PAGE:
20. joshmaher said, on December 20, 2006 at 6:00 pm

    One of the best reflections on the last year I’ve seen yet!

    So what are you going to do when blogging is replaced?

    http://joshmaher.wordpress.com/2006/12/18/2007-prediction-blogs-will-be-replaced/

  21. Thejesh GN said, on December 20, 2006 at 6:08 pm

    Wow…its a good read. I agree on most of the points because they are true for my case too.

    I will try to fix…may be I will be successful by 2007 end.

  22. Chris said, on December 20, 2006 at 6:21 pm

    Thanks for all the great tips! As a new blogger I really appreciate the info here :-) Great job!

    Chris

    P.s.
    I like the cat ;-)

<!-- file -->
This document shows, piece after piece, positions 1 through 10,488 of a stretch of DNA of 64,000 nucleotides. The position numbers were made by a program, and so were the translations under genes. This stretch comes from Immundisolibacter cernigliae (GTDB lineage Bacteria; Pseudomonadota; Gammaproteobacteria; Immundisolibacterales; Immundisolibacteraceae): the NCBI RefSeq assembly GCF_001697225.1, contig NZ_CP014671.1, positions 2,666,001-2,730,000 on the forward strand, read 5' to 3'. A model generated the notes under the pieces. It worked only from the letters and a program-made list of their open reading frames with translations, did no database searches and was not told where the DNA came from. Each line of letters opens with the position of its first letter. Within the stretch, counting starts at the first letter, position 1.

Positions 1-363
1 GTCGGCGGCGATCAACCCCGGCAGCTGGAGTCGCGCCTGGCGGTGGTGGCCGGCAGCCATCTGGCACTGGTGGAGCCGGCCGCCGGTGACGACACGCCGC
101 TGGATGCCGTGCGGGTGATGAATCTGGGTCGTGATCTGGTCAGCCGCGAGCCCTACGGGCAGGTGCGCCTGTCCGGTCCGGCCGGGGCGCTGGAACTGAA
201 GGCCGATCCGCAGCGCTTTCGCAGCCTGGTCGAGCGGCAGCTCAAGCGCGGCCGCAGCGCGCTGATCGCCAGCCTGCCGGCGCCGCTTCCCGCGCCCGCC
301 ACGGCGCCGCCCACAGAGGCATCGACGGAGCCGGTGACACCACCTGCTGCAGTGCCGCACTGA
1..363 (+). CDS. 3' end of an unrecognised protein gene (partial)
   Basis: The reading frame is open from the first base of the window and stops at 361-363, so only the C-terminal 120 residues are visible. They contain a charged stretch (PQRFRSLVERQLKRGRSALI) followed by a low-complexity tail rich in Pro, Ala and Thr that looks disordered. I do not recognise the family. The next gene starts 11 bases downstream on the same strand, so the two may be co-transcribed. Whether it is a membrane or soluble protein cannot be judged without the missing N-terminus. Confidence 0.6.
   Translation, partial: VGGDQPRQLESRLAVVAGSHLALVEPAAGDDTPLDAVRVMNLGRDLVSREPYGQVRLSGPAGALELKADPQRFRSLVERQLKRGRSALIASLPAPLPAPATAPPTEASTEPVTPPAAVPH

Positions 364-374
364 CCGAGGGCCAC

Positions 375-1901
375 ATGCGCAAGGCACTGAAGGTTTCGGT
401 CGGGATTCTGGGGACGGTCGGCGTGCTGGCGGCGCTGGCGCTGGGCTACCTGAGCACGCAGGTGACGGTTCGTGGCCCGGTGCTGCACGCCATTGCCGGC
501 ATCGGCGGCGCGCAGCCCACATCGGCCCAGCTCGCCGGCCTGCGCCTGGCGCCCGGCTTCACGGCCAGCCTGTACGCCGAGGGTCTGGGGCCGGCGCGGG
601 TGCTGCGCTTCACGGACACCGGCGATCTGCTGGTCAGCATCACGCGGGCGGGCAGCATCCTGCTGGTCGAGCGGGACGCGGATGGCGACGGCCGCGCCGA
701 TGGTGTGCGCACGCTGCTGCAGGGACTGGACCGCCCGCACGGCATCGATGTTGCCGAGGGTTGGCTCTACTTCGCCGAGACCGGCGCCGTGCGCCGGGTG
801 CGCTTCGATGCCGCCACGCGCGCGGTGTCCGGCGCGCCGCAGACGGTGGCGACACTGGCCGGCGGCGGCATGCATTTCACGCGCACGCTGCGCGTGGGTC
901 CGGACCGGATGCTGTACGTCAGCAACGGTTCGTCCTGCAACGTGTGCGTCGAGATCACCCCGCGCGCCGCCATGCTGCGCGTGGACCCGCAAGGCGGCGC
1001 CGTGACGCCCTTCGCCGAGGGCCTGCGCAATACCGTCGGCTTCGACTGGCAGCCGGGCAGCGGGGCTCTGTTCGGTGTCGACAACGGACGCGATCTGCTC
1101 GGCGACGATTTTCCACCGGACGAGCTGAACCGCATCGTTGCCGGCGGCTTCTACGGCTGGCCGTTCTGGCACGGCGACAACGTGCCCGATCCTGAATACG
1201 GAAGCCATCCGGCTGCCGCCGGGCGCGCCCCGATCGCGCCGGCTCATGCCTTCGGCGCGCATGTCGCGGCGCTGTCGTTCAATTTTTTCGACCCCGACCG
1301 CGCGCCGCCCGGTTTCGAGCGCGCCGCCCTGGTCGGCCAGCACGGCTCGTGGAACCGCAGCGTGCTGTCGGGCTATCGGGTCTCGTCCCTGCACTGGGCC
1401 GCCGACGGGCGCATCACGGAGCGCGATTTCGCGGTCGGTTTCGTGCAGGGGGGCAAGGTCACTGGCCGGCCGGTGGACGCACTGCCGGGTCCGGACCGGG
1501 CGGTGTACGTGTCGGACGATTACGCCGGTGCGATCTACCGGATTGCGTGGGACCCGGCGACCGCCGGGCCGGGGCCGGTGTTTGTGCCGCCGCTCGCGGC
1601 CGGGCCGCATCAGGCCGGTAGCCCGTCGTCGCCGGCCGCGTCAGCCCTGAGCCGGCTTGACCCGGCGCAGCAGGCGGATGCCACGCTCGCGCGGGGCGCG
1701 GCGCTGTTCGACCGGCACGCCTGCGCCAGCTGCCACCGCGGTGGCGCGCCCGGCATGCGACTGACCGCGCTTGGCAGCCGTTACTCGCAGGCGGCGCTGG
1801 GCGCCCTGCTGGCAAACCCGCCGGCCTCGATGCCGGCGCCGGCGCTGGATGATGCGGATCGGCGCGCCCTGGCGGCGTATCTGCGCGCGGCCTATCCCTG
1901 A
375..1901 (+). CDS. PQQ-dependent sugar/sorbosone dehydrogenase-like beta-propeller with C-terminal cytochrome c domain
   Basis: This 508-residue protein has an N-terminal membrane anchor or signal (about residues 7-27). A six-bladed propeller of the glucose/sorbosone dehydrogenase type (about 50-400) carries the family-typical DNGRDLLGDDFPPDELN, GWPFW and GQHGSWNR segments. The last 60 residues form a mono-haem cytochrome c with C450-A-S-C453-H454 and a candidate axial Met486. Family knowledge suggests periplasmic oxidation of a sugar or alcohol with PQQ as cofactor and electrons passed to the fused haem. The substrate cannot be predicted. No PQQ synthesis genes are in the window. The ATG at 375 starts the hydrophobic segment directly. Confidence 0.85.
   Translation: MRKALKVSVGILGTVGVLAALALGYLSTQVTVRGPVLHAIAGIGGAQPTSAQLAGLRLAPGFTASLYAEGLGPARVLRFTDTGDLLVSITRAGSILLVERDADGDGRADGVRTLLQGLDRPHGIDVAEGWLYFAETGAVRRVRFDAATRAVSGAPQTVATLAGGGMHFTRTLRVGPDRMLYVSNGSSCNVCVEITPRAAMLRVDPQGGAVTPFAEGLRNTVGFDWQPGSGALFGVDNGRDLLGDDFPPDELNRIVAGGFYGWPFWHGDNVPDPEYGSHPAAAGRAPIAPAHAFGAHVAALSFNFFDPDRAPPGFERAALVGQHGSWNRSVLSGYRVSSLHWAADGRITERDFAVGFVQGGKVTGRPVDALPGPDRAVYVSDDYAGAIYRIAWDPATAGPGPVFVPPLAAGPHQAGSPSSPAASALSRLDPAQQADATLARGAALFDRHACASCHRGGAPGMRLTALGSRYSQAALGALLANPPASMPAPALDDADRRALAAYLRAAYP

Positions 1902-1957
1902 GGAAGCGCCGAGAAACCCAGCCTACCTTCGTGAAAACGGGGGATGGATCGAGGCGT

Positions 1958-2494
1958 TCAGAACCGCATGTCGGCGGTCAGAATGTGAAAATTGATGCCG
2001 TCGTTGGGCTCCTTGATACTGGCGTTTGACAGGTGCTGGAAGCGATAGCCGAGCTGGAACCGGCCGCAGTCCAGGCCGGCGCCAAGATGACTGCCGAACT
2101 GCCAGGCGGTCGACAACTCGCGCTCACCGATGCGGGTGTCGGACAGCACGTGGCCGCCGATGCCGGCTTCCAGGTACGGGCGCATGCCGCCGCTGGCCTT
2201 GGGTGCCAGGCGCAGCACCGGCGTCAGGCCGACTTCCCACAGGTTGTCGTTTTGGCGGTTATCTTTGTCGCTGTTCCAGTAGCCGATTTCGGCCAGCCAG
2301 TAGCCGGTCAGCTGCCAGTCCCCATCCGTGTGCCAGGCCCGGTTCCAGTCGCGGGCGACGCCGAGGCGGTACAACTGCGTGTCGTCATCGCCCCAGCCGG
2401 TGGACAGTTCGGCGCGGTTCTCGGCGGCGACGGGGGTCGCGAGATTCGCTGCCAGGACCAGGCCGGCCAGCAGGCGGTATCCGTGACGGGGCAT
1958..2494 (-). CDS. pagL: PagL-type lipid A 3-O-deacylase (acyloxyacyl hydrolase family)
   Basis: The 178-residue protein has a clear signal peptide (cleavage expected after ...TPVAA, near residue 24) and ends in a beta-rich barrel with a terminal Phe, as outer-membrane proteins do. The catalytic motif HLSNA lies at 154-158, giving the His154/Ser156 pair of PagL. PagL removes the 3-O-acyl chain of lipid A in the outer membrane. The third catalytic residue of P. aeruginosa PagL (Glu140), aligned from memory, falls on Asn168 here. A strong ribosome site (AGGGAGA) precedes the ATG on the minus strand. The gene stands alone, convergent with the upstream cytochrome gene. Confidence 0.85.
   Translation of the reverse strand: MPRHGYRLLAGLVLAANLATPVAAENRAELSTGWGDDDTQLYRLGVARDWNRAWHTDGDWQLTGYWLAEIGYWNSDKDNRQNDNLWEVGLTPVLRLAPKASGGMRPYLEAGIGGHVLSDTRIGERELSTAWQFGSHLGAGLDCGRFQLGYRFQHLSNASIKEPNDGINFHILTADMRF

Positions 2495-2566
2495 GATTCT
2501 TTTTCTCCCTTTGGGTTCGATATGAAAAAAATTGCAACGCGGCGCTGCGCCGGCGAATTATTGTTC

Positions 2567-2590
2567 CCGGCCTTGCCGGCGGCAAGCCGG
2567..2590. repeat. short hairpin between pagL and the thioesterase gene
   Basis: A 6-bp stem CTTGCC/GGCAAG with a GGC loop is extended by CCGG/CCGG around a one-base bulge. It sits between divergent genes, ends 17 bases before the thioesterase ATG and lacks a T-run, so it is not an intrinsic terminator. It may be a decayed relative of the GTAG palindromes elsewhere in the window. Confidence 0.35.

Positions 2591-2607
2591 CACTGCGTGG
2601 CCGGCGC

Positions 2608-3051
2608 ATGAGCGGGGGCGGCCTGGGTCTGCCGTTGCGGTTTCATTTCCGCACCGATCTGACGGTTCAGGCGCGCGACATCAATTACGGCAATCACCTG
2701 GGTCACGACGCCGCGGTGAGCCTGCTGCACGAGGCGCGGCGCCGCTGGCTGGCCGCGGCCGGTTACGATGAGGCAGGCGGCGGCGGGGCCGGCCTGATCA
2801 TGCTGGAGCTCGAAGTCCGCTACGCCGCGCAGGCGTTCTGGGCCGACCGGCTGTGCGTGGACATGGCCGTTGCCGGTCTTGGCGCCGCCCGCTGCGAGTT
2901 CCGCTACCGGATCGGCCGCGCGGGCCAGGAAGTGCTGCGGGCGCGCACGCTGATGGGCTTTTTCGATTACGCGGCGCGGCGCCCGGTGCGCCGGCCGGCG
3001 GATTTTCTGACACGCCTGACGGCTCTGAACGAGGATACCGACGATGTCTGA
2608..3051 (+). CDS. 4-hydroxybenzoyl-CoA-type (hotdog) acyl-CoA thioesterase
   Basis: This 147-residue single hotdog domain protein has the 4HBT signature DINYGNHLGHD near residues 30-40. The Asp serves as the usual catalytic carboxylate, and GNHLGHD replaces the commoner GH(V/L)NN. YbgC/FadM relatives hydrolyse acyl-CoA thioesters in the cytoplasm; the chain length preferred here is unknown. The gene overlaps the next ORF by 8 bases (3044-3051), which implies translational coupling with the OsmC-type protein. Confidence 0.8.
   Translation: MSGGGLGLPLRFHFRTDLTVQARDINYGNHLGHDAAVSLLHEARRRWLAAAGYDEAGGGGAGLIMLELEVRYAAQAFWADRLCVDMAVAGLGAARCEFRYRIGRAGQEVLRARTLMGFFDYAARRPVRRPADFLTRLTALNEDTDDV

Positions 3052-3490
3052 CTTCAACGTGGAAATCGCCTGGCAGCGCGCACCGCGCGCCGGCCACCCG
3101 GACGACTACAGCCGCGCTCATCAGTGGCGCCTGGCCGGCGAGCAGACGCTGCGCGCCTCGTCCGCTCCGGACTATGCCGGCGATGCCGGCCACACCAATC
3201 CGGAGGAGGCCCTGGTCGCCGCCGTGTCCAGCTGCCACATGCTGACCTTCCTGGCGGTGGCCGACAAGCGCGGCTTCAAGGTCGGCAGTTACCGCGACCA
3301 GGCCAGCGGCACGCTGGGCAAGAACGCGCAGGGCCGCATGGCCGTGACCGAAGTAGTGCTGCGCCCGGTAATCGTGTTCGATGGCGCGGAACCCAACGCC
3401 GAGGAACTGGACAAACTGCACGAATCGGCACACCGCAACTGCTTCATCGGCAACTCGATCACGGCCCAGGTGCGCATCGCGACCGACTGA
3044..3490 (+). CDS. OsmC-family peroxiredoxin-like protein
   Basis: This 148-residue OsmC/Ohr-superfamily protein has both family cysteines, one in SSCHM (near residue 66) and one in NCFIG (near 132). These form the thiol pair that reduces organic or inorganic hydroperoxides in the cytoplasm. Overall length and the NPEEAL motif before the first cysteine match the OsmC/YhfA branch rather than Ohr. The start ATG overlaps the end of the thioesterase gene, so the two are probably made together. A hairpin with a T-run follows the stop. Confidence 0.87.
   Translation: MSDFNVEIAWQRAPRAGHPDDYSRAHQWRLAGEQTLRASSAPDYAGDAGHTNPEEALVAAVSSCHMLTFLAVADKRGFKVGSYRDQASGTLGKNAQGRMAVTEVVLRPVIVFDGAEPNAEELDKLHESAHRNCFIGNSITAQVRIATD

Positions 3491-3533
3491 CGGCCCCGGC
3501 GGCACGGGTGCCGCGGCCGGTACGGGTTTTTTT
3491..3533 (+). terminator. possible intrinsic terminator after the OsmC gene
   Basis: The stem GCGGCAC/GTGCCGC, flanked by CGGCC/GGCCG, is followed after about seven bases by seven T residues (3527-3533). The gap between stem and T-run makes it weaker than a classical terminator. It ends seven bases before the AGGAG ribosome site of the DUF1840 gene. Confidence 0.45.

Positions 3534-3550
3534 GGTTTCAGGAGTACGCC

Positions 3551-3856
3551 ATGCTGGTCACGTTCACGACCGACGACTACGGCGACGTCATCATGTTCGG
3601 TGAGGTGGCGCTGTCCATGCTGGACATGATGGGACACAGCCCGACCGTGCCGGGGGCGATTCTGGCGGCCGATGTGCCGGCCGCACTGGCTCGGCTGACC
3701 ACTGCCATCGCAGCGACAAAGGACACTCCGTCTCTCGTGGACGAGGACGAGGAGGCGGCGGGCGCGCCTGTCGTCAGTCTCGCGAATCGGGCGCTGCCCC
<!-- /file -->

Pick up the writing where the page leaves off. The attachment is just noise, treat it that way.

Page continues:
23. Yan said, on December 20, 2006 at 6:27 pm

    Man… This is one of the most truthful post I have read. YOu have got a lot of potential dude. Don’t waste it!

  24. Nick O'Neill said, on December 20, 2006 at 6:34 pm

    Great post! I definitely agree with many of your mistakes, I find that I am guilty of many of the mistakes you mentioned, especially spending too much time reading my Google reader.

    I also think that you are being to hard on yourself, and your blog is great! Keep writing the great content.

  25. Jennifer Lynn said, on December 20, 2006 at 6:45 pm

    I feel your pain, man! I hate that I’m stuck at Typepad right now. I can’t afford my own hosting yet. But, hopefully soon *crosses fingers*

    Thanks for the great read.

  26. Roberta said, on December 20, 2006 at 6:54 pm

    Great post! I like the cat, too…. very good tips here.

    Thanks :)

  27. Group Writing Project Fun | ear sucker said, on December 20, 2006 at 7:24 pm